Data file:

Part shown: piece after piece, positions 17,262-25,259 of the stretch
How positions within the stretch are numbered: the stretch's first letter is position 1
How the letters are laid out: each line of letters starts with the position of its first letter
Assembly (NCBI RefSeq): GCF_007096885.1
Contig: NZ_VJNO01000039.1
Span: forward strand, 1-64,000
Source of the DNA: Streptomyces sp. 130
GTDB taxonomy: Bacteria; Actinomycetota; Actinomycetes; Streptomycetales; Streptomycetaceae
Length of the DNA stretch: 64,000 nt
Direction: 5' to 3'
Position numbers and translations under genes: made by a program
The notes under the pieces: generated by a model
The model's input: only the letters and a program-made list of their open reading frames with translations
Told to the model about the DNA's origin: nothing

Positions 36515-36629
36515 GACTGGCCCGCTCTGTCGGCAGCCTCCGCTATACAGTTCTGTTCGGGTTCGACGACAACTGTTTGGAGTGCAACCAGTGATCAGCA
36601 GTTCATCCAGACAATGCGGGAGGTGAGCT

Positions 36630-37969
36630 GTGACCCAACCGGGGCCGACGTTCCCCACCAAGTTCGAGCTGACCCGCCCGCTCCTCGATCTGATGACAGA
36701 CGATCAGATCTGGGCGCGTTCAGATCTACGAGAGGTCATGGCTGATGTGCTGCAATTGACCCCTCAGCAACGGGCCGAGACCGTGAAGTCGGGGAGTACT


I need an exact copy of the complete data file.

Part shown: piece after piece, positions 17,262-25,259 of the stretch
How positions within the stretch are numbered: the stretch's first letter is position 1
How the letters are laid out: each line of letters starts with the position of its first letter
Assembly (NCBI RefSeq): GCF_007096885.1
Contig: NZ_VJNO01000039.1
Span: forward strand, 1-64,000
Source of the DNA: Streptomyces sp. 130
GTDB taxonomy: Bacteria; Actinomycetota; Actinomycetes; Streptomycetales; Streptomycetaceae
Length of the DNA stretch: 64,000 nt
Direction: 5' to 3'
Position numbers and translations under genes: made by a program
The notes under the pieces: generated by a model
The model's input: only the letters and a program-made list of their open reading frames with translations
Told to the model about the DNA's origin: nothing

Positions 36515-36629
36515 GACTGGCCCGCTCTGTCGGCAGCCTCCGCTATACAGTTCTGTTCGGGTTCGACGACAACTGTTTGGAGTGCAACCAGTGATCAGCA
36601 GTTCATCCAGACAATGCGGGAGGTGAGCT

Positions 36630-37969
36630 GTGACCCAACCGGGGCCGACGTTCCCCACCAAGTTCGAGCTGACCCGCCCGCTCCTCGATCTGATGACAGA
36701 CGATCAGATCTGGGCGCGTTCAGATCTACGAGAGGTCATGGCTGATGTGCTGCAATTGACCCCTCAGCAACGGGCCGAGACCGTGAAGTCGGGGAGTACT